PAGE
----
Friday, August 15, 2008

In Search of the Transcendent Feminine

As an Anglican who was raised and formed in a free-church evangelical milieu and who regularly casts an eye Romeward thinking, "What if …?", today's feast ("St Mary the Virgin" in Episcopalian parlance, "the Assumption" for Latin Rite Catholics, "the Dormition of the Theotokos" for the Orthodox) is a significant marker in the ecclesial ferment in which I live and move and have my being.

During my recently-concluded vacation, I read (and very much enjoyed) Ken Follett's World Without End, a novel set in fourteenth century England and in which the Black Plague is one of the main characters. The narrative suggests that the terror associated with the Plague helped spur an increase in devotion to the Blessed Virgin. As a sympathetic feminine presence, many perceived her as more accessible than God, who was too busy being God (including sending the Plague to punish miserable sinners) to be a likely source of succor. Sometimes we just need a Mom.

Of course, a couple of hundred years later, the Reformers responded strongly to what they perceived as excessive devotion to Our Lady, believing it to compromise the unique mediatorial office of her Divine Son. Ever since, she has been a lightning rod in the various controversies between the Catholic and Reformed traditions in western Christianity. My sense is that both sides have indulged in hyper-reactivity to one another. Protestants are generally downright Mary-phobic, forgetting her own words in scripture, "All generations will call me blessed." And while I don't impute this to official Roman Catholic teaching, the Marian piety of many Catholics does seem a little "over the top," giving rise to jokes like the one about Jesus walking into St Patrick's Cathedral and trying to get the attention of a woman kneeling in prayer. Her response? "Don't bother me. Can't you see I'm talking to your mother?"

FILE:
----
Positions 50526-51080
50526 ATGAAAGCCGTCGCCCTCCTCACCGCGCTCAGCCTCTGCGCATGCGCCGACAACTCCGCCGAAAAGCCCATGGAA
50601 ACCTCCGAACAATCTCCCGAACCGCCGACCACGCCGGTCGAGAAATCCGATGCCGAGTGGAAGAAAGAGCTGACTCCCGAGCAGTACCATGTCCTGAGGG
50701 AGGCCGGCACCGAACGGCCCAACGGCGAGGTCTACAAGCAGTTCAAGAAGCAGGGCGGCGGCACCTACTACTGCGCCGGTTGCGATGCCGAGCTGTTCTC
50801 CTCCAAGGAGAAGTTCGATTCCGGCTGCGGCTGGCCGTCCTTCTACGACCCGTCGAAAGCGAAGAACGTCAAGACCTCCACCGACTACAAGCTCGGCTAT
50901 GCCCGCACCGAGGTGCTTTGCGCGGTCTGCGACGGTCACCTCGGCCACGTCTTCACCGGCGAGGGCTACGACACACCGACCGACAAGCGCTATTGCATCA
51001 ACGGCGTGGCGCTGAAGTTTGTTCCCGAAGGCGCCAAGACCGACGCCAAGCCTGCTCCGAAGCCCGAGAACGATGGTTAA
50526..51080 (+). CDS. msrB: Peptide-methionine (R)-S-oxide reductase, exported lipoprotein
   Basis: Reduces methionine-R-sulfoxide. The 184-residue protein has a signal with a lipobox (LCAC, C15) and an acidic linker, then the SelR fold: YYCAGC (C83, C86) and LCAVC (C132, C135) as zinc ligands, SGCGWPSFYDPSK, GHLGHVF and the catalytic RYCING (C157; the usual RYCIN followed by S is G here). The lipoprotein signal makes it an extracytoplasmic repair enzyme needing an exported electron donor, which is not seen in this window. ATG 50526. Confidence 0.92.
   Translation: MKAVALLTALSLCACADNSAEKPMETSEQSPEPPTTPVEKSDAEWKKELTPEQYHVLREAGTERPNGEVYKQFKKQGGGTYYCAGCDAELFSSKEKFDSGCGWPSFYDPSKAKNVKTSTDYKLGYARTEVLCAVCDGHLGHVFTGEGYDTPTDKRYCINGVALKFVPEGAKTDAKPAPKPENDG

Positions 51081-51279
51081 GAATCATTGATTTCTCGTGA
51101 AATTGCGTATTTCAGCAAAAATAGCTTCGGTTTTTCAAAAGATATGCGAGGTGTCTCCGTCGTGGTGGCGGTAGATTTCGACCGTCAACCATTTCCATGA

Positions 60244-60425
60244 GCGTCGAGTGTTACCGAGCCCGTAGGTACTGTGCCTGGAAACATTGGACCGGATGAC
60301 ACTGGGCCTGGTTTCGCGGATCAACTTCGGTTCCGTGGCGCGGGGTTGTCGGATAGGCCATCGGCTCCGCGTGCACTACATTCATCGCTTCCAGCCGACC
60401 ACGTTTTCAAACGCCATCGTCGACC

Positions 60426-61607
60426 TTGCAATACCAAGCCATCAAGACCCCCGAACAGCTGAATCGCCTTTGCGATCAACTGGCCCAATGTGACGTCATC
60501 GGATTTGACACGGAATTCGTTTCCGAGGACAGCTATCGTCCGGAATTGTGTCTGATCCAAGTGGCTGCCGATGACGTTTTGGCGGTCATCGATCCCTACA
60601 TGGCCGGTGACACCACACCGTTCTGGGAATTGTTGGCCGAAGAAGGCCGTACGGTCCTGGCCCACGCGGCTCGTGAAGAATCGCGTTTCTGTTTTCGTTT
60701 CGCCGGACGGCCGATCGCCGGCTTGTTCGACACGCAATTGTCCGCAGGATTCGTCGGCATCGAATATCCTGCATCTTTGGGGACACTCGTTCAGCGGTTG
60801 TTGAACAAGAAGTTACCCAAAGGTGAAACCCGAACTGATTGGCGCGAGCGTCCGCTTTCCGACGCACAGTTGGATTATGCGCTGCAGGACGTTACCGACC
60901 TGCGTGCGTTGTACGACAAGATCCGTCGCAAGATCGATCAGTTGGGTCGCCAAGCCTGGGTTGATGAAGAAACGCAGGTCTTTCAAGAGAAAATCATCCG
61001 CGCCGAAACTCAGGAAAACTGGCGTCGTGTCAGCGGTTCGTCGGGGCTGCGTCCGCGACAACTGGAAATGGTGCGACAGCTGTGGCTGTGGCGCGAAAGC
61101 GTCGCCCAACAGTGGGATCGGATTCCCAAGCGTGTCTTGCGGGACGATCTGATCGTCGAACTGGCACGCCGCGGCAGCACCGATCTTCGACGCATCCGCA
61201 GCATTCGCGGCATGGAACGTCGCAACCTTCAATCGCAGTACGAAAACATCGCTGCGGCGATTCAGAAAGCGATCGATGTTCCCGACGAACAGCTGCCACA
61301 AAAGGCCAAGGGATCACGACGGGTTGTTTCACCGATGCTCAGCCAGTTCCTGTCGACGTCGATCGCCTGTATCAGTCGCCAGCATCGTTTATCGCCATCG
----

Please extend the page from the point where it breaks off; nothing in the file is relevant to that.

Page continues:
We are not, thankfully, suffering today anything like the Black Death of the fourteenth century (estimated to have wiped out perhaps half the population of Europe). But we apparently still need a Mom. As long ago as when I took the General Ordination Exams (1989), I knew to be careful not to use masculine pronouns for God, and to be parsimonious in my use of "Father" and "Lord," lest I arouse the ire of those who would be evaluating my work. More recent seminarians inform me that committing such offenses in academic writing these days yields an automatic 'F.' Experimental liturgies, Anglican and otherwise, are not at all shy about giving 'Mother' at least equal time with 'Father' in referring to God, and the routine use of the feminine pronoun in speaking of the Holy Spirit is increasingly widespread.

I'm not going to do any heresy-jousting in this post, beyond saying that there are all kinds of theological reasons why these things really creep me out. Curiously, the impetus for such licentiousness in theological language is much lower among our Roman Catholic friends. Yeah … I know … not entirely absent. But much lower. Of course, one can attribute that to a very hierarchical polity with a small group of single old men at the top of the pyramid. But I think that's a simplistic explanation. I think the main reason Roman Catholics and Orthodox don't feel the need (as much) to feminize God is that they already have a Mom, and they know who she is, and they're comfortable bending her sympathetic ear.

As an Anglo-Catholic (and loyal son of Nashotah House), I like to think I'm on friendly terms with the Mother of God. I pray the Angelus and the Regina Coeli. I pray the Rosary (the real Rosary, with the Joyful, Sorrowful, Glorious, and now Luminous Mysteries—not an "Anglican" surrogate). Many other Anglicans do as well. This is well and good. But I would suggest, with apologies to Emeril, that we need to "kick it up a notch." For many Anglicans who have any Marian piety (and I'm looking in a mirror here), it is yet too conceptual, too cerebral. We need to make it more a matter of the heart. It's a good thing to honor and revere the Theotokos. It's a still better thing to love her. She is, after all, our Mom.